Through the six themes: "Isle of Heroes,” "A Glimpse of Dachen,” "Away from Home,” "Welcomes and Farewells on the Wharf,” "New Hometown in Taiwan,” and "Preserving Dachen's Cultural Heritage,” the "Islands, Wharves, New Hometown” exhibition presents the joyful and sorrowful years of the uprooted Dachen compatriots, with the hopes of strengthening the nation's collective memories and championing tolerance in a multi-cultural society.
Isle of Heroes
Following the retreat of Nationalist troops from Zhoushan Islands, anti-Communist guerrilla forces flocked from various mainland provinces to gather on the Dachen Islands, making the island group an important anti-Communist outpost. The Nationalist government appointed General Hu Zong-nan to defend the Dachen Islands and reorganize the guerrilla fighters, and the Dachen Defense Command was established in July 1954. The 64th Division of the Nationalist Army was ordered to defend the main Dachen islands while Anti-Communist National Salvation Army troops took charge of defending the surrounding islands of Yijiangshan, Yushan, and Nanji.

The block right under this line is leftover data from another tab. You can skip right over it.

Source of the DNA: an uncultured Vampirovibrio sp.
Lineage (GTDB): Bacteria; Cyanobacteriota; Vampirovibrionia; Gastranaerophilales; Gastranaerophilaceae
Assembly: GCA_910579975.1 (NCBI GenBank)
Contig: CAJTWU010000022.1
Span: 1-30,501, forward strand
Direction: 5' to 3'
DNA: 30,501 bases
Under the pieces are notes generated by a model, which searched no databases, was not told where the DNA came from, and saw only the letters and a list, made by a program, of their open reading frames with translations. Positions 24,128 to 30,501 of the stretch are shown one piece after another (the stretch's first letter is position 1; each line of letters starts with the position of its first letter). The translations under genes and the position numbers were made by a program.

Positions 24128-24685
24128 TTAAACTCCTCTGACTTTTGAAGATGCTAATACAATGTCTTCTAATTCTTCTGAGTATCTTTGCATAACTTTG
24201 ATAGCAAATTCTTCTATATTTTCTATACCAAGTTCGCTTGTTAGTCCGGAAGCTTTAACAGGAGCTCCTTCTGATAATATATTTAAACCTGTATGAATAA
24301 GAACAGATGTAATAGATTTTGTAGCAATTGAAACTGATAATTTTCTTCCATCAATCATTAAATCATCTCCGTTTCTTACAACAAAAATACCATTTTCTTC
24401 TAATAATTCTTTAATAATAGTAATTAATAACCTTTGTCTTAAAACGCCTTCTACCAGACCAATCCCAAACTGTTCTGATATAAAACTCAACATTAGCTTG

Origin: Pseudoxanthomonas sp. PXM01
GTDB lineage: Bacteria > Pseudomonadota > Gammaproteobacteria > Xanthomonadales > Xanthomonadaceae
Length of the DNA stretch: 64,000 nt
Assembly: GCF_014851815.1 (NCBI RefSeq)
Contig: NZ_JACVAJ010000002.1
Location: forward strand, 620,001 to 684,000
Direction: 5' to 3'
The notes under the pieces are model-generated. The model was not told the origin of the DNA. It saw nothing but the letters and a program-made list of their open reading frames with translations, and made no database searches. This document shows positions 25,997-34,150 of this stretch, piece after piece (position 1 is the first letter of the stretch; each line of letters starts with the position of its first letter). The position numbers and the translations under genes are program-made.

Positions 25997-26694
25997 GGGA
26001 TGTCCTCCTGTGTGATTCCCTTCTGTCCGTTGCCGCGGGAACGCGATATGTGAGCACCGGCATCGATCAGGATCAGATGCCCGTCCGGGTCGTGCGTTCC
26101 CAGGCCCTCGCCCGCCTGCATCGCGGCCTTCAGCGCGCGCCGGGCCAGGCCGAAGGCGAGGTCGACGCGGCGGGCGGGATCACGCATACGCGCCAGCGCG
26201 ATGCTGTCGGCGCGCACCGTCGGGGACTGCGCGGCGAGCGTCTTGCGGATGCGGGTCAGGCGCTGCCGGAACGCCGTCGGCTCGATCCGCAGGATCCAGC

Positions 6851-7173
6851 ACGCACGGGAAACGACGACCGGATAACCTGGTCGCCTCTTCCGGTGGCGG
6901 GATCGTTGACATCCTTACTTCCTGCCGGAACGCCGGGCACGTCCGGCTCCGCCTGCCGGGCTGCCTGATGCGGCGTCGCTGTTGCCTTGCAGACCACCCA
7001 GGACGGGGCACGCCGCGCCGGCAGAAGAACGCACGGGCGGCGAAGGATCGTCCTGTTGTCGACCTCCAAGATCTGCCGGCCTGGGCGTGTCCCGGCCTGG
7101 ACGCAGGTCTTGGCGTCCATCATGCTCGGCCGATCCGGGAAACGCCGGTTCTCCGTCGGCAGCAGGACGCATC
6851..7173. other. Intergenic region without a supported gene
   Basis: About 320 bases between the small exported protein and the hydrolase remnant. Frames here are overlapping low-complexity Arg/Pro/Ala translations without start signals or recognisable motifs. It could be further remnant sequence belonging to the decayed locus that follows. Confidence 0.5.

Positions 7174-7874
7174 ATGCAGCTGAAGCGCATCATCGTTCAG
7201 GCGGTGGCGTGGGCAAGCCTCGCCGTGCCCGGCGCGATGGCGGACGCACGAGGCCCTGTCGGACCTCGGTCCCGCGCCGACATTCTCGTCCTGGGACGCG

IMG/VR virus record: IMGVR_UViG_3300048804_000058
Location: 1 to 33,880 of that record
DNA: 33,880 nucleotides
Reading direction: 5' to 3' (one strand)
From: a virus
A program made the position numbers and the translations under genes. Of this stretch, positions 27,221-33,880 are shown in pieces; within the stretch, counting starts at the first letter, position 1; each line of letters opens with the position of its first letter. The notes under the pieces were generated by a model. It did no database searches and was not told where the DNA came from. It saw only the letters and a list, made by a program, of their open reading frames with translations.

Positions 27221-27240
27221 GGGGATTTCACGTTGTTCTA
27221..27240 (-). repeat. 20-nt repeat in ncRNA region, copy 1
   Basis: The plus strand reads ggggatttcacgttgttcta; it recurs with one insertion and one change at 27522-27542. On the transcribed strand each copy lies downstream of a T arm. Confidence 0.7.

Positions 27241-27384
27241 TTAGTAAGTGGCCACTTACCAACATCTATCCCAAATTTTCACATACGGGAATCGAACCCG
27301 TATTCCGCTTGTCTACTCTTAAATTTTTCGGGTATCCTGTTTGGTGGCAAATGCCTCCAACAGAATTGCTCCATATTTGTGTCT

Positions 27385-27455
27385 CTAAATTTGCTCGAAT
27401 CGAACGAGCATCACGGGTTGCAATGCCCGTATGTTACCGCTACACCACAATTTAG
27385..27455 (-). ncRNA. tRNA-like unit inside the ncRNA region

In January 1955, Chinese Communists began bombing the main Dachen islands and its surrounding islands, and launched their first coordinated armed forces operations against Yijiangshan on January 18. After three days of bloody fighting, Nationalist troops on the island were vanquished in the absence of marine and aerial support and Commander Wang Sheng-ming committed suicide with a hand grenade. The Battle of Yijiangshan was a brutal battle that shocked both the R.O.C. and foreign countries, marking an unprecedented escalation of tension in the First Taiwan Strait Crisis.
A Glimpse of Dachen
Strategically located in Zhejiang Province's Gulf of Taizhou, the Dachen Islands are the partially submerged end of the Kuocang Mountains that stretch directly into the sea. With only a little flat land, the islands are packed with rough and rugged hills. Local residents generally built their narrow streets and houses with stones in accordance with the terrain, forming a unique landscape.